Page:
They say some of the most beautiful things...and ask some of the toughest questions. The thing they have the most trouble understanding is the lack of answers. For children, there is the perpetual question of why, and they are never truly satisfied that they have the full explanation. So sometimes, they have to ask the same question periodically. And that, too, is OK.

My philosophy has been to be honest, be willing to listen, and be willing to talk to them...because we cannot afford to hide this. Our family, including Dancer and Diva, has been altered. And one of the worse things I could do is make them (or myself) feel that our children...any of them...are something to be hidden or ignored.

Friday, September 21, 2012

Civilization is Just a Word Here

My dear Mr. Buttersworth has still  not learned - after six loooong years - one of the central tenets of parenting.

Never. EVER. In a million years, even if you are DYING OF CURIOSITY...

Ask those little heathens we call children why they did something.

Especially if you are fairly certain that the answer will:

1. Make absolutely NO SENSE.

2. In NO WAY excuse whatever the heck they just did.

3. Involve convoluted reasoning garaunteed to drive you UP THE WALL.

4. Or contain any version of shoulder shrugging, "I dunno," or "I just wasn't thinking." 

Now, when I point out (frequently) that asking them why is not a good idea, Mr. Buttersworth says:

"But I want them to think about why, so that maybe they'll actually think about whether or not it is a good idea."

I hate to break it to him - and to the world at large - but it's not working.

And, I'll admit, I have to work hard not to ask.

Sometimes I stand there in absolute and total disbelief that what I just witnessed actually occurred.

So I shake my head, bite my tongue until the urge to ask why has passed, and then I deal with the matter at hand.

If there was hitting, kicking, spitting, etc... Deal with that.

If the issue is Diva hiding toys in her underwear....Deal with that.

If crayons, markers, or paint have marked my walls....Grow horns, claws, and a tail and terrorize them.  

But...I never ask why. That is my secret to staying (mostly) sane.

Monday, September 17, 2012

Keeping it Together

I've been quiet. Mostly because what's been on my mind is...frightening. But, I had to remind myself again - it's OK to be honest. To share.  

Because I've been contemplating a very scary statistic.

I've read it in pamphlets, given to me in hospital care packages. In magazine articles and blogs. I've seen it over and over again.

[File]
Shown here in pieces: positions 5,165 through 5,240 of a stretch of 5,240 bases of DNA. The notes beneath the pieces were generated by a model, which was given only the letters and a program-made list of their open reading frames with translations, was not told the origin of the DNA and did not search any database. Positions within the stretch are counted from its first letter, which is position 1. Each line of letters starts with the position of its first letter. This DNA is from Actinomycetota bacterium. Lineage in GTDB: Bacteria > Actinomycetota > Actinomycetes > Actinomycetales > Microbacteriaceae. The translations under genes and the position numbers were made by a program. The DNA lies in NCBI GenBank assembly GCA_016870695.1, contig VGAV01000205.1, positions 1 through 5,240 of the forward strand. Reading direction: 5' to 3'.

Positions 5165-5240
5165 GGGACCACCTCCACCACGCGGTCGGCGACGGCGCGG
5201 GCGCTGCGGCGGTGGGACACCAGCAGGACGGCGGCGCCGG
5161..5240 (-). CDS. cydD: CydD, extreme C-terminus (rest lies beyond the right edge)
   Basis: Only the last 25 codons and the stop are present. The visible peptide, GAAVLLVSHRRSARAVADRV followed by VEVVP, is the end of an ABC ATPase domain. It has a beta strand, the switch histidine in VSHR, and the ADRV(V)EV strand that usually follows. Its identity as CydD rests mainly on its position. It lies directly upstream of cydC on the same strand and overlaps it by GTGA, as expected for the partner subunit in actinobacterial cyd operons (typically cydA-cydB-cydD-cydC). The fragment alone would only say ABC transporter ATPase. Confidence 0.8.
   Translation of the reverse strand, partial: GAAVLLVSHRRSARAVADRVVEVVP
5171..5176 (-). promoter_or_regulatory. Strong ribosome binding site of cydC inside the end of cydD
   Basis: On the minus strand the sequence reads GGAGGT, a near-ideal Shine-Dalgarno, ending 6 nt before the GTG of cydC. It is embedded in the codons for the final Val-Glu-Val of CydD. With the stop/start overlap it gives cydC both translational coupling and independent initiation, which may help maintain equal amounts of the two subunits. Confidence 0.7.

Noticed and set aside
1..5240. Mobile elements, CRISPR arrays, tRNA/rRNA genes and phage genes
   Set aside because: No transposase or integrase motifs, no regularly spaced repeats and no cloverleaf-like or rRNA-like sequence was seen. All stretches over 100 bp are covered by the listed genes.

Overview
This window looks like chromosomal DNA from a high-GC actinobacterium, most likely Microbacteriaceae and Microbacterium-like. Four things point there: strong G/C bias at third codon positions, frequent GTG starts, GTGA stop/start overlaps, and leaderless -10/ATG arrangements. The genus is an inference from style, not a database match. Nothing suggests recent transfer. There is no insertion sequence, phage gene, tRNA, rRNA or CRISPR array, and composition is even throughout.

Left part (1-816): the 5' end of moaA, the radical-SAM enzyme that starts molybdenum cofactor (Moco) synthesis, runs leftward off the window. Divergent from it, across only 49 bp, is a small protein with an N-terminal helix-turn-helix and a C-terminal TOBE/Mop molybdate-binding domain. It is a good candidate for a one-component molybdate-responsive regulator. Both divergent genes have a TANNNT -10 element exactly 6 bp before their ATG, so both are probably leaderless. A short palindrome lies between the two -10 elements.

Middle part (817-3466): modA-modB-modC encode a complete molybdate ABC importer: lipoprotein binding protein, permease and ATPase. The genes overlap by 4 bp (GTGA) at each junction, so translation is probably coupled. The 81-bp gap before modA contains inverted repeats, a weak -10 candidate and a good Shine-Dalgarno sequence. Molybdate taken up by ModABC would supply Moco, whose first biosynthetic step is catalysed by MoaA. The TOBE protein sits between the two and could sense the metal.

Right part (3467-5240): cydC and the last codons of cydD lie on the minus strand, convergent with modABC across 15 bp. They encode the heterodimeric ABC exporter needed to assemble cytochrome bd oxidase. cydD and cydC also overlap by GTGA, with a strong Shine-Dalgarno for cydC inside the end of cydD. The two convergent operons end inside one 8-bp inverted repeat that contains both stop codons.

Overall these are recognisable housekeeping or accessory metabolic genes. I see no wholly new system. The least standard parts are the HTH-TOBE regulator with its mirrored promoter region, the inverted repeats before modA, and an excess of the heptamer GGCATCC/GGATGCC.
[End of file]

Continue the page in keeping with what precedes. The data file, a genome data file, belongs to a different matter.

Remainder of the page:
Only 20% of marriages survive the loss of a child.

That means that 80% don't.


What a big number. Much more than half. More than two-thirds. More than three-fourths even.

I've met couples that have survived. And I've met some that haven't.

I can find no judgement in me for those who fell apart. There is a wealth of pain in them. Somehow, in their hurt over the blow dealt them....they simply lost their way to one another.

When life just has to keep going - when you have to go to work, keep paying bills, and just keep going - how much time is there to keep your oneness together?

How much effort would it take? 

Honestly, there is little support in this area. Doctors do not inquire after the state of your marriage when you go in for a checkup. Insurance agencies do not call and ask if they can help you navigate the complicated process of pursuing counseling.

Churches assume you can take care of your own marriage.

Families do their best to stay out of your marriage.

So, what do you do?

When the person next to you hurts just as much as you do....when they have no comfort to offer....

What do you do?

For some of us, we just keep going. We know we are not the same, either one of us. And we try to accept those differences, both in ourselves and our spouse.

We love and fight and laugh together. We cry together. And we pray.

God, please help me keep it together. Please help me not lose this.

We do the best we can.

Tuesday, September 11, 2012

Our Gift

Rejoice with those who rejoice; mourn with those who mourn. 

Romans 12:15

How many times have I read that verse?

How many times have you?

It is easy, is it not? To rejoice with those who rejoice? To pat someone on the back, shake their hand, and laugh with them?

But how hard it is to face true mourning, true grief? There is something inside us that makes us want to turn away - hide our face.  We want it to not be real.

And if we do not truly mourn with them, then we are not truly touched by their sorrow. That, we think, is safer. Safer for our peace of mind and safer for our hearts.

Today is September 11, 2012.

Eleven years ago, I watched as the Twin Towers fell. I saw people sail from windows to escape the flames. I watched in disbelief as the Pentagon was attacked as well. Their faces, covered in soot and etched with horror...I will never forget.

Even at 17, I knew. I knew my generation would not come of age at college or in boardrooms, but at war. And I mourned.

Today, across our country, people are mourning. Real people, real families.....very real tragedies. We must have the courage to mourn with them. To read their stories, to shed a tear for and with them, and put our arms around them.

For there are children who have grown up without one of their parents or grandparents because of that awful day.

And spouses who have saved messages and notes that are the last words of their loved one.

There is a generation of men and women who have spent their entire adulthood fighting and dying half a world away.

There are families who will mourn the loss of loved ones today - not just from 9/11, but from the inexorable march of life...and death.

Some will mourn the loss of a job or house - and the death of dreams for their family.